Ugandan entrepreneur Jamilah Mayanja has beat twelve global competitors to win the 2023 AWA Award for innovating a water-proof smart bag meant to keep rural girls in schools.
The water-proof smart bag is a multi-purpose item made of recycled plastics that learners can use to carry books, charge a phone using solar energy. Light a lamp and carry reusable sanitary pads for girls.
In Uganda, disposable sanitary pads packet costs an average of Shs3,500. Some women use up two packets in a month.
But now Mayanja, who is the founder of Smart Girls, said her bag is specifically designed for girls in rural areas who have no access to electricity and pads.
“It carries the book and has a solar panel that charges the lamp during day while someone is walking. And when you get home, you can use the light. It also has a USB for charging,” she explained.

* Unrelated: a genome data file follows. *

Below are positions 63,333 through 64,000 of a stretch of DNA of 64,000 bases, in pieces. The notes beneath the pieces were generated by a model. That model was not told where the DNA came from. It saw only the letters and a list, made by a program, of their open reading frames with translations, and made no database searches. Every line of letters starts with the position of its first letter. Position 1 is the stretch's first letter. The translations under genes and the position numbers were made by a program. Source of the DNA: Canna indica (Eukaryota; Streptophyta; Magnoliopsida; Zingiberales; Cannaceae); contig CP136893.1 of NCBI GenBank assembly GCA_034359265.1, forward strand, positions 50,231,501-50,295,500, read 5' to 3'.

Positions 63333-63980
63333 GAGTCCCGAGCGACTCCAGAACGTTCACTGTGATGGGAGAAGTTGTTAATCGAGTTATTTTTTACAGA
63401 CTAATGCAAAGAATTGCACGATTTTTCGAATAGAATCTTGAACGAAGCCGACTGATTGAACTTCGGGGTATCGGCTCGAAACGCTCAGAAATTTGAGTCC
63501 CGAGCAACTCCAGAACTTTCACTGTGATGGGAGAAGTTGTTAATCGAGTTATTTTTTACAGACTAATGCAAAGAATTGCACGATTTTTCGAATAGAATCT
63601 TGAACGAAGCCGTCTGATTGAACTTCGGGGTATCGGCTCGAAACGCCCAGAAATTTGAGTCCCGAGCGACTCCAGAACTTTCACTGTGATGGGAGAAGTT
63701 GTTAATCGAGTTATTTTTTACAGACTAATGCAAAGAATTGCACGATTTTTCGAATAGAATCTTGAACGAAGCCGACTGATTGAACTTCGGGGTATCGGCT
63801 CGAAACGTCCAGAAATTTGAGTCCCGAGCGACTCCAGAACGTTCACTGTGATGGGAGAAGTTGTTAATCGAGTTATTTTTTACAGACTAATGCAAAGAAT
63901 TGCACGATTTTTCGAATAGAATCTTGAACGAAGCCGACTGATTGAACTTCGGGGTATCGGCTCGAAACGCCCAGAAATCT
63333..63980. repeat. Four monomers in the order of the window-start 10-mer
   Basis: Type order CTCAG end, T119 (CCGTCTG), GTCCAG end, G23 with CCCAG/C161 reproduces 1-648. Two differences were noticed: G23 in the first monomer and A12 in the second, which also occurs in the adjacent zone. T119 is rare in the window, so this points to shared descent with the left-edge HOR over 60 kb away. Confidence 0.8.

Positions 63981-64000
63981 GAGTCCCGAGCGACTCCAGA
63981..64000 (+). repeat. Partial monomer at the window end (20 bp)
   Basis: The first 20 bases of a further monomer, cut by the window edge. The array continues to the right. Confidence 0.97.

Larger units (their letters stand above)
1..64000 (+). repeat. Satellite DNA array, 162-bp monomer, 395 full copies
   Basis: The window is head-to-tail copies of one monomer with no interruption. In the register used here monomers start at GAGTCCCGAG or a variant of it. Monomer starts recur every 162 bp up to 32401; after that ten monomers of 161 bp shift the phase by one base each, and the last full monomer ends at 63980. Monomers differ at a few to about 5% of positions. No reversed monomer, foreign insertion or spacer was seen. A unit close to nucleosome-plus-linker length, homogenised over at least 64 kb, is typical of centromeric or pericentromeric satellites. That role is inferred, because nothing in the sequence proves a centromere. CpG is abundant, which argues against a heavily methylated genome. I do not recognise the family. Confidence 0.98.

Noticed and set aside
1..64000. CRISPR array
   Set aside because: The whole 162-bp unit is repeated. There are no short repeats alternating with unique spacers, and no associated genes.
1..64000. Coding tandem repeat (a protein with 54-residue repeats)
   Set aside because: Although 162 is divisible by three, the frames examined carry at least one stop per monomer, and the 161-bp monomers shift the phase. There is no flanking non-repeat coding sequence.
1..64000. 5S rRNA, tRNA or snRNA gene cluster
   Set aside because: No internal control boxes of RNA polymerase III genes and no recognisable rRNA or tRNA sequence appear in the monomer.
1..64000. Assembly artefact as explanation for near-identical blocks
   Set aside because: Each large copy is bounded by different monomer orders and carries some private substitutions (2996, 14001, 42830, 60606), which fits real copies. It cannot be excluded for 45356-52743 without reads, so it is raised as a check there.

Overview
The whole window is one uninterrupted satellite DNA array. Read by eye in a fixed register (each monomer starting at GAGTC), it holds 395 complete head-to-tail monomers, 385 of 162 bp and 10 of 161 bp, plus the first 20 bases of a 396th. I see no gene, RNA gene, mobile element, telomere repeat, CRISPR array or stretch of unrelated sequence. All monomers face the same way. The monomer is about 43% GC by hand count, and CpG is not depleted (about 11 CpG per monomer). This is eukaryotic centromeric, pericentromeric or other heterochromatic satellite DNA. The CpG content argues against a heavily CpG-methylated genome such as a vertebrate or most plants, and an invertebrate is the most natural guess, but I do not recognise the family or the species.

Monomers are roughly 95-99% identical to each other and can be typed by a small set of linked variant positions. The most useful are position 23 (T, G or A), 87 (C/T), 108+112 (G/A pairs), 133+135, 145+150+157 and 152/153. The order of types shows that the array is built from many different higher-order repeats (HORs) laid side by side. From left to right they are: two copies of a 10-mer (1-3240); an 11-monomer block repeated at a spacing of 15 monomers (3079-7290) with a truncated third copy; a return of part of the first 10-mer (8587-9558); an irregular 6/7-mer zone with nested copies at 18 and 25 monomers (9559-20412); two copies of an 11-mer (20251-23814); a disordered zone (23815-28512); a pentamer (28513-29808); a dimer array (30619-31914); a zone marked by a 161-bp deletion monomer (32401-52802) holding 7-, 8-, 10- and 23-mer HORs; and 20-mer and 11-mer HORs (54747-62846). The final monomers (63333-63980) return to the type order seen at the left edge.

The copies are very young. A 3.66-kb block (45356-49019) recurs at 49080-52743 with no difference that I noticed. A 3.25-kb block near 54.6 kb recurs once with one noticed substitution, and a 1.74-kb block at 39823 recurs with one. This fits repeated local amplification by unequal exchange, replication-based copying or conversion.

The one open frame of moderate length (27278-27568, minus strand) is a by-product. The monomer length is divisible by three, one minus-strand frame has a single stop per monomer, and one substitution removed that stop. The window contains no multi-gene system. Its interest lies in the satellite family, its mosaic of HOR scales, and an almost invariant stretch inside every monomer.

She added: “We started a social enterprise to empower girls and women to live a healthy and economically stable life. Solar recycled smart bags came from the many interactions I had with the women that empower.”
Mayanja told Monitor that they used to give out usable pads to school going children for menstrual hygiene, noting that a portion of those girls were dropping out because of their menstrual hygiene.
“With my team, we noticed that we need to make a friendly bag and we came up with a plastic bag from which we recycled used plastics to make it waterproof for schoolgirls,” she remarked on Sunday.
She also revealed that they have a partnership with Serena Hotel which provides waste from their kitchen as a ‘raw material.’
Besides, through Enabel they have managed to get orders from South Africa, Ghana and other African countries.
Speaking at the awarding ceremony Tom Vanneste, Enabel’s Country Representative urged women in the entrepreneurship industry to use their skills and ideas to start small scale businesses for other women.
“Entrepreneurship is a tough business. It's not about your idea but getting to the tough side. You as ladies can inspire other women to build and employ them to earn a living,” Vanneste added.